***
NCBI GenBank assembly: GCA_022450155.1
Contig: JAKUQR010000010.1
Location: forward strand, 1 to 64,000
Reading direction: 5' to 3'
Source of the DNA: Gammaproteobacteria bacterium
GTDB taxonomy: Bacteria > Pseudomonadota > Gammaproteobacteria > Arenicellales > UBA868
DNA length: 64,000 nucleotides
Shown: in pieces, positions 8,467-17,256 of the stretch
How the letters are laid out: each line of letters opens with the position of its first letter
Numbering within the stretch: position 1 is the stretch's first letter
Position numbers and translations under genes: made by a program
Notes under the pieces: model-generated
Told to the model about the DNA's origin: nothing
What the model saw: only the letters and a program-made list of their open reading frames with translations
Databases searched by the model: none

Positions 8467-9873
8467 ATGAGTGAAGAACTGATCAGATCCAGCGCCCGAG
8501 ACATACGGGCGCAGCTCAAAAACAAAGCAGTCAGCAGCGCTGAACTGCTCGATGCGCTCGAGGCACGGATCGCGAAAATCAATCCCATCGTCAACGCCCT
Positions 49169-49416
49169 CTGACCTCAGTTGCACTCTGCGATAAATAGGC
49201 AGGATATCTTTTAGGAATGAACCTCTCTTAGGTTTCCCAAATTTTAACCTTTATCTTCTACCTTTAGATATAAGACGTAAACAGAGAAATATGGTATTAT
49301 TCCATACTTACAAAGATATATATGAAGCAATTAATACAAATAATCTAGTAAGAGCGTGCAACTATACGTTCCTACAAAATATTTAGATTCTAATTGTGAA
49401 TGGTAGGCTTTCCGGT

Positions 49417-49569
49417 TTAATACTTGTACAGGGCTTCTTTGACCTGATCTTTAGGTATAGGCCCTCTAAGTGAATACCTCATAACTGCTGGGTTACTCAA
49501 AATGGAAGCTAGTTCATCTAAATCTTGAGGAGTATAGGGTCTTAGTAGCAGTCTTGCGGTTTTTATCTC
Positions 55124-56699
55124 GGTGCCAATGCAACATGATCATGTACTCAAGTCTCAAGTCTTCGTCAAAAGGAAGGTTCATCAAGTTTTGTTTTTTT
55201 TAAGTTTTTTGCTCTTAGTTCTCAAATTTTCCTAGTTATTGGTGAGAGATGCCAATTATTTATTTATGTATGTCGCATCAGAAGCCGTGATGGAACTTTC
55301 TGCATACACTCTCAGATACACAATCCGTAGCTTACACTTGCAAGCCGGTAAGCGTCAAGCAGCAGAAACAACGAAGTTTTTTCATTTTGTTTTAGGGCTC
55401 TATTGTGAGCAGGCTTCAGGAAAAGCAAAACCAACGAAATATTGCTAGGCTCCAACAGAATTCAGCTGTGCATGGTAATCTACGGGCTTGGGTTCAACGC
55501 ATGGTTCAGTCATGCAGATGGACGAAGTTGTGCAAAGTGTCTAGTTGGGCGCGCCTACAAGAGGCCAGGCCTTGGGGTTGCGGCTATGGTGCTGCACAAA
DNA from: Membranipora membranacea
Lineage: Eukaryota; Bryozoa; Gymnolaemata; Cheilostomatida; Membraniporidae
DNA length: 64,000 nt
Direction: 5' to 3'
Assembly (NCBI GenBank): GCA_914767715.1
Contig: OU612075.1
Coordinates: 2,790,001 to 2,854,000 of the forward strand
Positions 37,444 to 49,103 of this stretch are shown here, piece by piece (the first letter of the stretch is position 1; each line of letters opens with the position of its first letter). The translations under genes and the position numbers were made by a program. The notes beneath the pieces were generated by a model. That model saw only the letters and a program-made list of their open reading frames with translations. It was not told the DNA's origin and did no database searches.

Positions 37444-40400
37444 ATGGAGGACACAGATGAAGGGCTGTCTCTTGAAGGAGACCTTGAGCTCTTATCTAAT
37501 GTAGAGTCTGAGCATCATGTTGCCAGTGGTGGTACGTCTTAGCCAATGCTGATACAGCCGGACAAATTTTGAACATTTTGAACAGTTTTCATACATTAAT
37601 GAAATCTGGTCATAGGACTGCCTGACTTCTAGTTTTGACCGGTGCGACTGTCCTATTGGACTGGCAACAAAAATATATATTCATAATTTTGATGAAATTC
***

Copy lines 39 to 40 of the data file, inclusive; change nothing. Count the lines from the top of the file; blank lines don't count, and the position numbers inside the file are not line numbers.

Coordinates: 2,790,001 to 2,854,000 of the forward strand
Positions 37,444 to 49,103 of this stretch are shown here, piece by piece (the first letter of the stretch is position 1; each line of letters opens with the position of its first letter). The translations under genes and the position numbers were made by a program. The notes beneath the pieces were generated by a model. That model saw only the letters and a program-made list of their open reading frames with translations. It was not told the DNA's origin and did no database searches.